Love and Fury by Samantha Silva – a fictionalised biography of Mary Wollstonecraft as a revolutionary thinker and mother

Love and Fury by Samantha Silva | Waterstones

Love and Fury by Samantha Silva

Mary Wollstonecraft was a writer, thinker and in her own way, a revolutionary. In this novel she is at first presented as a mother, giving birth and failing in health afterwards in the eyes of her midwife, Mrs.Blenkinsop. The baby is nicknamed “little bird”, and will grow up to write a novel which overturned expectations as Mary Shelley. This is not her story, but the story of a woman who had grown up demanding more than conventional marriage. Her back story is told between the observations of Mrs B, a recent widow who becomes totally committed to helping this unusual woman and her tiny child. Moving in its treatment of a difficult birth and woman who realises she is in danger, this is a powerful picture of a woman who had grown up rebelling against her lot and that of all women.

This book is set principally in August  and September 1797, and works on several levels as an account of a difficult birth and a biography of an unusual woman who rebelled against society’s expectations for girls. It does not require any extensive knowledge of eighteenth century life or Mary’s story, and it tells an impressive tale of a woman who was determined to make a difference. There are surprises and twists, and great love. It is not a biography in a straightforward way, but succeeds in telling the stories of women who faced enormous difficulties in so many ways. It is a strong tale of love in several forms and a deeply affecting book, brilliantly written. I was very pleased to have the opportunity to read and review this amazing novel.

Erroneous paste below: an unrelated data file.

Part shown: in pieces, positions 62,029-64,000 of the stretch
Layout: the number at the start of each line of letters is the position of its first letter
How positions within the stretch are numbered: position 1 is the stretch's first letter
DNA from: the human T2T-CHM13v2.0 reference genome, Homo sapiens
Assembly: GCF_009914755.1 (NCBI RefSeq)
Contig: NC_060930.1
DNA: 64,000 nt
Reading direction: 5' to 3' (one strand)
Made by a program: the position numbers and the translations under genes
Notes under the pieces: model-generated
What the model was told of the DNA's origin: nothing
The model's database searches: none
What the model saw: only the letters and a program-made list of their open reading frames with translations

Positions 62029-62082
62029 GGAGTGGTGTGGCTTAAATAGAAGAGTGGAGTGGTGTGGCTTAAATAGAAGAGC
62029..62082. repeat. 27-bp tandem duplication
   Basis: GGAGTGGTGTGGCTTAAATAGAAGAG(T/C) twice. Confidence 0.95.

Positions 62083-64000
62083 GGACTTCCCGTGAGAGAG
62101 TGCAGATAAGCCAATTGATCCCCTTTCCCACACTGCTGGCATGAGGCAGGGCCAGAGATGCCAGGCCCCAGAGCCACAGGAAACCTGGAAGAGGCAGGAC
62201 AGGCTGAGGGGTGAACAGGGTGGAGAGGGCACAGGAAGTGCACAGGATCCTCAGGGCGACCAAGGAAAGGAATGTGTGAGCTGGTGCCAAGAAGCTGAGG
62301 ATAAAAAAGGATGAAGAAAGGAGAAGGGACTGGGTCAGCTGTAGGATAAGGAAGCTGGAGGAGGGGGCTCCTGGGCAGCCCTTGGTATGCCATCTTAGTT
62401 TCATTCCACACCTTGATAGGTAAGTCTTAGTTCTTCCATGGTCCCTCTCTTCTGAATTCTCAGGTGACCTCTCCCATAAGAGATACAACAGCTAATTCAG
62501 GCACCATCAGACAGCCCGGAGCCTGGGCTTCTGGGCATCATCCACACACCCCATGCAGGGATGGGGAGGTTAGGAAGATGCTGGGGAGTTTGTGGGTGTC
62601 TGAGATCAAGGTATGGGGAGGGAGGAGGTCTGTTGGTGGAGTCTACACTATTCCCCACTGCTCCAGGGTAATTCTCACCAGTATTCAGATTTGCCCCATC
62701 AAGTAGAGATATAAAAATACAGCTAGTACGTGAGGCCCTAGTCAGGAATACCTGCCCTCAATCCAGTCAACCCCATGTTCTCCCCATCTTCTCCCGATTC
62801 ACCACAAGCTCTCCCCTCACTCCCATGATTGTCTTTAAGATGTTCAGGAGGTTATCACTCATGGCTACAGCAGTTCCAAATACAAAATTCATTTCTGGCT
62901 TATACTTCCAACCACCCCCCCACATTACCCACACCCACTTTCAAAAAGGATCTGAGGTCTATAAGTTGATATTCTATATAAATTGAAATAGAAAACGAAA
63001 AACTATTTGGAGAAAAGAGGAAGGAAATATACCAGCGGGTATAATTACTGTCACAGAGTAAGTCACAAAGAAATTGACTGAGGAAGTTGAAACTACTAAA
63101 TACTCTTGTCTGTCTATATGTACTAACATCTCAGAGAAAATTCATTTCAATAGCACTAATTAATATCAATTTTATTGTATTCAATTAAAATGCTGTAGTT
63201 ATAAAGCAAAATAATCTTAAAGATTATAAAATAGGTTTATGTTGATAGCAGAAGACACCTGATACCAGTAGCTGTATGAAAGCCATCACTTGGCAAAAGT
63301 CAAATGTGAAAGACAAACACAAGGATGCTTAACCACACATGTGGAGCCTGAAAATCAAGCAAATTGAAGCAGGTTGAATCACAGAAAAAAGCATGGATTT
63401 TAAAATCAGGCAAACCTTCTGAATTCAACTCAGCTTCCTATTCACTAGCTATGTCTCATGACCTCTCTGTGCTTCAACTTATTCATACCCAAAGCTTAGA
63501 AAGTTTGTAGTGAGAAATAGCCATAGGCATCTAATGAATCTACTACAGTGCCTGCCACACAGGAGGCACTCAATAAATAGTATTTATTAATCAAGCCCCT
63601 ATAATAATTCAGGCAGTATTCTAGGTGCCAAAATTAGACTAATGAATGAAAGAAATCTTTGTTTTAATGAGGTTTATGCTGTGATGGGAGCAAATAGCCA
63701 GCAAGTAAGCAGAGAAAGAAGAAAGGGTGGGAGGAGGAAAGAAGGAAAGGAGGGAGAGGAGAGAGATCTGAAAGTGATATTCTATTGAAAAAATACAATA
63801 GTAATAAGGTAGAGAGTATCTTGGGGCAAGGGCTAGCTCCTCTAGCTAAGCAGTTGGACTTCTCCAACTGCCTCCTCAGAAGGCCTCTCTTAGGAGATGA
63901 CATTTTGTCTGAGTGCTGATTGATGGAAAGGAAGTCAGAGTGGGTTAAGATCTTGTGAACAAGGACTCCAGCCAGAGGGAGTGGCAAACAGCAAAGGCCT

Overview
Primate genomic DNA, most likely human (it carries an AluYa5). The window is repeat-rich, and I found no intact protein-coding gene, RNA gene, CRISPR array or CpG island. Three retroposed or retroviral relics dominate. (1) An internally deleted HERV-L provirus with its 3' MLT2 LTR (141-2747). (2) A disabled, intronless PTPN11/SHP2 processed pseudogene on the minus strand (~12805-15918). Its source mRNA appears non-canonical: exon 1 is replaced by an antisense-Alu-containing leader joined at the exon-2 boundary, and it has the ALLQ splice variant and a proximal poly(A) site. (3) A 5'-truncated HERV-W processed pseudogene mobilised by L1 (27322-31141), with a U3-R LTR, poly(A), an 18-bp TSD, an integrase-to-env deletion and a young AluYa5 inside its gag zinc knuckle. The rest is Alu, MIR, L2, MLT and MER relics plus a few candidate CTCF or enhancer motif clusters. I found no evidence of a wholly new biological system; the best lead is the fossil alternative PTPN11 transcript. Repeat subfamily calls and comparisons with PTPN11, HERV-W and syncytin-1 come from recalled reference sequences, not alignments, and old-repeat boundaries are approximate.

From the beginning of the book there are descriptions of an unusual household, at least to the eyes of the experienced midwife who turns up at her door. She encounters the three year old Fanny, Mary’s daughter, and on the basis of her experience states that the imminent arrival will be a girl. “ “Another girl,” said the mistress almost under her breath, “in this world.”. The meaning behind her words becomes clearer after the birth. As they wait, Mrs B suggests that Mary talk to her child to be, and the first switch of perspective occurs. Mary takes over the narration, and recalls how the baby is born, but seems very weak. Mrs B is concerned for both mother and baby, the latter seeming unable to suckle, the mother because the placenta has not emerged. Mr Godwin, the husband seems undecided about calling in a doctor. When efforts are made to deliver the placenta, Mary thinks back to her childhood, her difficult life, her feckless father and the siblings that caused problems. From early on she tries to save people, her mother, her brother who seems destined for an institutional life, and it is a trait which will stay with her. For reasons that emerge from Mrs B’s chapters, Mary keeps remembering, telling her stories of determination that all girls and women should have options beyond marriage, enabled by a more comprehensive education. Her loves, her adventures, her disappointments are recalled with painful clarity as she tells her daughter everything, trying to keep her going,to gain in strength.

This is an important and significant book of a fictional appraisal of Mary’s life, what drove her decisions and actions. It is written with an economy of style and appreciation of a significant woman’s history. I found it to be a beautifully written novel produced on the basis of careful research which is never pushed at the expense of the narrative. It provides a brutally honest account of childbirth and the fate of so many women at the time. I recommend this book to anyone with an interest in women’s history and Mary Wollstonecraft in particular, as well as those who enjoy an excellent fictionalised biography.